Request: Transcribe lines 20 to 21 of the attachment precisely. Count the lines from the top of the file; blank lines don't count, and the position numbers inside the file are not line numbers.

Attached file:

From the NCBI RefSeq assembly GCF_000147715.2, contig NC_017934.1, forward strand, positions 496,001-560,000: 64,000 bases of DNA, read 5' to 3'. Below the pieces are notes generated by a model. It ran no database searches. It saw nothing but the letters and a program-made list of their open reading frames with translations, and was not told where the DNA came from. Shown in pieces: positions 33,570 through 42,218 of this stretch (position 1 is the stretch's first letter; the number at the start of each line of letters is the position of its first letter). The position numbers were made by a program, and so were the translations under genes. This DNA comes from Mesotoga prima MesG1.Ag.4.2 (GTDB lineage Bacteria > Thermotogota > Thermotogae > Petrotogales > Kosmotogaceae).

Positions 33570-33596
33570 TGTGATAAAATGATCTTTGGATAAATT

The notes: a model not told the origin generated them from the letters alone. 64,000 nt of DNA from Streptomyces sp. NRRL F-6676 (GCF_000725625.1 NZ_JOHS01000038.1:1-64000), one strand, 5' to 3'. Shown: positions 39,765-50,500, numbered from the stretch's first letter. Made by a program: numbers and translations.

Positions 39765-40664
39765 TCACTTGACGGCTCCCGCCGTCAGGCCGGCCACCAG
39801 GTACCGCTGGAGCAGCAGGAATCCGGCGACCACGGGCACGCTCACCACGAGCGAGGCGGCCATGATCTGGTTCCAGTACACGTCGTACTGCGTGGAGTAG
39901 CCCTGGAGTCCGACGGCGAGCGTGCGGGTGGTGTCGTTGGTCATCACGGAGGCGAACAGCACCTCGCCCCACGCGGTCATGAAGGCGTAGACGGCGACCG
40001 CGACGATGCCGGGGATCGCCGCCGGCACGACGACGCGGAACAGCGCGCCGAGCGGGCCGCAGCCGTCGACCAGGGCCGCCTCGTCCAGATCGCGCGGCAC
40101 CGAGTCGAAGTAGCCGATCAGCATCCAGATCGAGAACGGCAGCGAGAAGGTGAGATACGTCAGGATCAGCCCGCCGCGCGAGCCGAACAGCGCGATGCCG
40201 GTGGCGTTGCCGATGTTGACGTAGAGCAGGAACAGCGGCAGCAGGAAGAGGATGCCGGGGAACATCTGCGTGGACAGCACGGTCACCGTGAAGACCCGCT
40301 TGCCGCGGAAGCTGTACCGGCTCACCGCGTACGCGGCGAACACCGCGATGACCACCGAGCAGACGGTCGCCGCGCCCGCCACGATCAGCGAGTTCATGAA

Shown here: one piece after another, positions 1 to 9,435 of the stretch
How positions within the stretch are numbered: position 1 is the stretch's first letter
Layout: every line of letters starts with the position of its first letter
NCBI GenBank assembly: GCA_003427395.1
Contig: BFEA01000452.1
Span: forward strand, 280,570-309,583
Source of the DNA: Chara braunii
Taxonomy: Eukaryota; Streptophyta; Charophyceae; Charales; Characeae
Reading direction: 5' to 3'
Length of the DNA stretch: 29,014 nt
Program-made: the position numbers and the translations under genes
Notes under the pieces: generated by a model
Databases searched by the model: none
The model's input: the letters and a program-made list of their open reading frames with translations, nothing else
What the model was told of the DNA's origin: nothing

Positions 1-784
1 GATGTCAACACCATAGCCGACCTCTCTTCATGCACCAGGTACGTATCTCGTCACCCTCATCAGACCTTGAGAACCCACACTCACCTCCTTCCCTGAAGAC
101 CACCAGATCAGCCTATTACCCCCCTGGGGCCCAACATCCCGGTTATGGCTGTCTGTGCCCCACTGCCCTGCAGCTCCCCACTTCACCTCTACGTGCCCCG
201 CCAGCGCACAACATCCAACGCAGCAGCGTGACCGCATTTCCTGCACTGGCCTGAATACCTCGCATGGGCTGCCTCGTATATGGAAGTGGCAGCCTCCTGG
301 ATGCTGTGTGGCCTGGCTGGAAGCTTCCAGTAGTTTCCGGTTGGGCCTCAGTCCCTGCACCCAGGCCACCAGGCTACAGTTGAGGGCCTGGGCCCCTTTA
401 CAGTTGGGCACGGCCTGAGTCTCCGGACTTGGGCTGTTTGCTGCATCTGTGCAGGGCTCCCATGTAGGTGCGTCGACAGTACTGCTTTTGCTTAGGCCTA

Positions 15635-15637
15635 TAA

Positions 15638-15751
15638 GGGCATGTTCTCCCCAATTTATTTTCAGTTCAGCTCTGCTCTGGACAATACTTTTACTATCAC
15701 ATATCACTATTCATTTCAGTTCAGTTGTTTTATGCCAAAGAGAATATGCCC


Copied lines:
Taxonomy: Eukaryota; Streptophyta; Charophyceae; Charales; Characeae
Reading direction: 5' to 3'